It might seem like extra refrigerant is a good thing that would make your home feel cooler, but too much refrigerant can lead to refrigerant overcharge problems ranging from higher energy bills to expensive repairs or a full replacement. Your HVAC system needs just the right amount of refrigerant to cool your home without damaging the unit. Too much or too little refrigerant keeps the system from cooling properly and can result in damage that requires you to replace your HVAC system. Refrigerant overcharge problems include increased system pressure, difficulty changing between gas and liquid states, compressor damage and inefficient operation.
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How Refrigerant Overcharge Happens
When your central air works correctly, you never need to add more refrigerant. Doing regular air conditioner maintenance and scheduling yearly professional inspections can prevent major problems, but sometimes, the unit can develop a leak, which causes it to lose refrigerant and keeps the system from cooling like it should. The leak needs to be repaired, and more refrigerant must be added to get the system running normally again.
The EPA limits refrigerant sales to licensed technicians. You should never try to add any type of refrigerant to your AC yourself, and you shouldn't let anyone other than a licensed HVAC technician add refrigerant. Someone who isn't experienced and properly trained might add too much refrigerant, creating a refrigerant overcharge situation. It might not seem like a big deal, but it can cause serious damage to your air conditioner.
Too Much Liquid Refrigerant
When your air conditioner runs, the refrigerant switches between liquid and gaseous states. Excess refrigerant keeps more of it in the liquid state. This can lead to lots of other problems in the system, including inefficiency, inability to cool and increased pressure.
It also exposes the compressor to damage. Your compressor might have to work harder to do its job. There's also a risk that the liquid refrigerant will enter the compressor, where it mixes with oil and causes the compressor to burn out. A damaged compressor typically means you'll need to replace the entire unit since the compressor is costly to replace.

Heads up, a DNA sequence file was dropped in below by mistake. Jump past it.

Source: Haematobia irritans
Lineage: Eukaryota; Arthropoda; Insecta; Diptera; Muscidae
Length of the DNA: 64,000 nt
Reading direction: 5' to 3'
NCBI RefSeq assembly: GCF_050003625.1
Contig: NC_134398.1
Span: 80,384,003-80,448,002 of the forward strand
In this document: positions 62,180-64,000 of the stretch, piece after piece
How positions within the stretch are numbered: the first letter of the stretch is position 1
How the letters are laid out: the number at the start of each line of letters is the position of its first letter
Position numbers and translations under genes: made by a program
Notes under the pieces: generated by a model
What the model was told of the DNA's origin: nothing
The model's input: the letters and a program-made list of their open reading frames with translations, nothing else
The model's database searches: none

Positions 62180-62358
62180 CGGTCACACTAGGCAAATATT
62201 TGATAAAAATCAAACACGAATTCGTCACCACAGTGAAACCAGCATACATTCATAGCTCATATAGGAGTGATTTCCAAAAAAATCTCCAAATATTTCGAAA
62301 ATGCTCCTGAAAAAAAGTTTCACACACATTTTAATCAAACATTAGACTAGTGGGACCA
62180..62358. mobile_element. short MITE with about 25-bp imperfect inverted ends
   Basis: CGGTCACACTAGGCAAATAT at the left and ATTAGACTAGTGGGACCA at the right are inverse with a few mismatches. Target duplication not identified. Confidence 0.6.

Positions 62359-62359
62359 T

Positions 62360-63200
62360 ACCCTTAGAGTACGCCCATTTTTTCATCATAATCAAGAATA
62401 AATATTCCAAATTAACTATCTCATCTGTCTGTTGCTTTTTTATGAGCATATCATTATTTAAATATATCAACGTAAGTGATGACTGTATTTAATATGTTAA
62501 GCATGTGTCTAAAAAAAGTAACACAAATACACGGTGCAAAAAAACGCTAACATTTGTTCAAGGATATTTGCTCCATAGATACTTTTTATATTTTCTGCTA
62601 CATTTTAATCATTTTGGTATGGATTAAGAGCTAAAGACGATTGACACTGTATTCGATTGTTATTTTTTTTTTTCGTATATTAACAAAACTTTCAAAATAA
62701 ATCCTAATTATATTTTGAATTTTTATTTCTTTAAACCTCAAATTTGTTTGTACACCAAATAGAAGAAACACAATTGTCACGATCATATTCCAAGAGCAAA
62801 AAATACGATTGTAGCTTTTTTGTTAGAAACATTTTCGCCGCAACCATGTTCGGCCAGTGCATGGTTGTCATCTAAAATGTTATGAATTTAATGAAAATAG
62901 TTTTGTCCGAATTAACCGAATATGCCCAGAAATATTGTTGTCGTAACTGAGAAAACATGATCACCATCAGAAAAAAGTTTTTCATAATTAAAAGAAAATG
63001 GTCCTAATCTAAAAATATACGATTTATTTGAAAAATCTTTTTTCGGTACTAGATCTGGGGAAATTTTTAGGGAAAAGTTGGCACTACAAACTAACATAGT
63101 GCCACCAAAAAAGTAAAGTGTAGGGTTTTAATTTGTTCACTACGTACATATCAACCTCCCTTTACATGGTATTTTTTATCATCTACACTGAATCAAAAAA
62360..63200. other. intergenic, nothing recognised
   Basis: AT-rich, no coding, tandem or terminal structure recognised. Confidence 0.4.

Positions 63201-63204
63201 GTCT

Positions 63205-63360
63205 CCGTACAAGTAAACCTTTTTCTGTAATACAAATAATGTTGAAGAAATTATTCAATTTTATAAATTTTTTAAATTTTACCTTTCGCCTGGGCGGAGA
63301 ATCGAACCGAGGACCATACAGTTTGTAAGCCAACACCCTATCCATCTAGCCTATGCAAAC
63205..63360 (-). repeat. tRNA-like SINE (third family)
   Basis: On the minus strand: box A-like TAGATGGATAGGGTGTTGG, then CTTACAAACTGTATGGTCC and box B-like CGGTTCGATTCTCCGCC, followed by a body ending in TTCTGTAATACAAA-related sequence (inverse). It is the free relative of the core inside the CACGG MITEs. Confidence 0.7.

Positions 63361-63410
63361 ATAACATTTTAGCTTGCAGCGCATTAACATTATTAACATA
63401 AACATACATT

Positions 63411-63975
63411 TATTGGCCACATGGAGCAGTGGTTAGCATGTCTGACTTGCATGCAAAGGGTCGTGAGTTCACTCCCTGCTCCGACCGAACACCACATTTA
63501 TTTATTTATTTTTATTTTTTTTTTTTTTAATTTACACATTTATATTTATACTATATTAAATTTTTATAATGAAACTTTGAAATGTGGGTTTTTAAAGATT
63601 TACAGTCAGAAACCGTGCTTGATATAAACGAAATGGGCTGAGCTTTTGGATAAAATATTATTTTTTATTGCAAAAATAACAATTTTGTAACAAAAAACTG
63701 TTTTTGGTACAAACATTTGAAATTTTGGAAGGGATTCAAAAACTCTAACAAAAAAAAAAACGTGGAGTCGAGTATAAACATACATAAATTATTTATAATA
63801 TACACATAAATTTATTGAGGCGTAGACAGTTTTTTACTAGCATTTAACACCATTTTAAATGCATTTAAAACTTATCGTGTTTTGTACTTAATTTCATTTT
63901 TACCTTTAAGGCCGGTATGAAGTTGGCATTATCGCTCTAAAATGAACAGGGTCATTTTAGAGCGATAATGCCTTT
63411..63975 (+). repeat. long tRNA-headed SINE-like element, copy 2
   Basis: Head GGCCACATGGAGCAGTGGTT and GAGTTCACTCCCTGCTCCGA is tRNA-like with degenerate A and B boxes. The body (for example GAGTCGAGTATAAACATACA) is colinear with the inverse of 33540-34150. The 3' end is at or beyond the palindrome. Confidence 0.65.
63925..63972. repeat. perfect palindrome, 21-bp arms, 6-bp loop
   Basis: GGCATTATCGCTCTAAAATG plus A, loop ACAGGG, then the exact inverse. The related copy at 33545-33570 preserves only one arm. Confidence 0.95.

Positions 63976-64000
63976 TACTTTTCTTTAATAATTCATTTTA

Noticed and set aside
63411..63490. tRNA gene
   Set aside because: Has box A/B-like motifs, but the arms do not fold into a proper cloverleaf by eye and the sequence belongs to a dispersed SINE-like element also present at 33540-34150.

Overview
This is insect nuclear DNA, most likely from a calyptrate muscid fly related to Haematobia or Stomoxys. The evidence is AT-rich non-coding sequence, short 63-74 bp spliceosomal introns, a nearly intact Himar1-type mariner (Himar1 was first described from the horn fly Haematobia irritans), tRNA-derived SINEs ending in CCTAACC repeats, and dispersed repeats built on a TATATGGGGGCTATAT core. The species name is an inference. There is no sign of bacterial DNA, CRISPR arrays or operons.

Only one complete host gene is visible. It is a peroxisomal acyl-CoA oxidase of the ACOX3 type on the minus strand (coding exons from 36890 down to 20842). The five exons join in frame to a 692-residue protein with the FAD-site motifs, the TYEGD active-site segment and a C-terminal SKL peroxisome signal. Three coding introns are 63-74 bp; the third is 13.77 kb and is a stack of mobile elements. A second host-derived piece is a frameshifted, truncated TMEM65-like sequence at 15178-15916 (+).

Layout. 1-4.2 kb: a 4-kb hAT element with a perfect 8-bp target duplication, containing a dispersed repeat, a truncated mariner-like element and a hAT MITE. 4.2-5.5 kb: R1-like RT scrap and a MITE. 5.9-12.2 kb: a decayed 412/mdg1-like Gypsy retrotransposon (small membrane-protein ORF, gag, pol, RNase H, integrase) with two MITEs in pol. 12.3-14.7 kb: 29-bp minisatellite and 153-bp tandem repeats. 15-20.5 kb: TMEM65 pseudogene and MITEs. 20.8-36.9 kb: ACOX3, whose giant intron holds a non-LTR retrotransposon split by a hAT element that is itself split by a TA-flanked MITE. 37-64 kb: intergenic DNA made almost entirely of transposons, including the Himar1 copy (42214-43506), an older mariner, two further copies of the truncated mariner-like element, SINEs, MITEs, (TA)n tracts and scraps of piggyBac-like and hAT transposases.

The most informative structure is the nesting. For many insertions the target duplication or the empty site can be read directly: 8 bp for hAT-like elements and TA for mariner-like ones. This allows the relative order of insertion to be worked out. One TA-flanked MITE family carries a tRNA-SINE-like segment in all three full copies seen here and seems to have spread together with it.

Increased System Pressure
Refrigerant overcharging increases the pressure in the system, which can gradually cause problems. It can decrease the efficiency of the system, which makes it more difficult to cool the home. If you notice that the AC isn't keeping up or your utility bills are increasing, it could be due to overcharging, especially if you recently had more refrigerant added to your system.
If you've never had refrigerant added to your system, the lack of cooling or increased bills could be due to other issues, such as air filters that need to be replaced. It's a good idea to schedule a professional tune-up to have the problem diagnosed by a licensed HVAC professional.
Hot Air From Vents
More refrigerant doesn't equal cooler temperatures even though that seems like the logical effect. Instead, the extra refrigerant creates more heat production. Overworked motors create the increased heat. The unit might also have trouble creating enough cooled air, so your house might feel warmer than usual without ever reaching the cool temperature you set.
Complete HVAC Shutdown
Too much refrigerant can eventually cause the air conditioner to shut down completely. Some newer units have a safety feature that shuts down the system if the pressure changes too much. A more severe cause of the system shutting down is damage that causes the compressor to burn out. Contact an HVAC technician immediately if your system shuts down unexpectedly.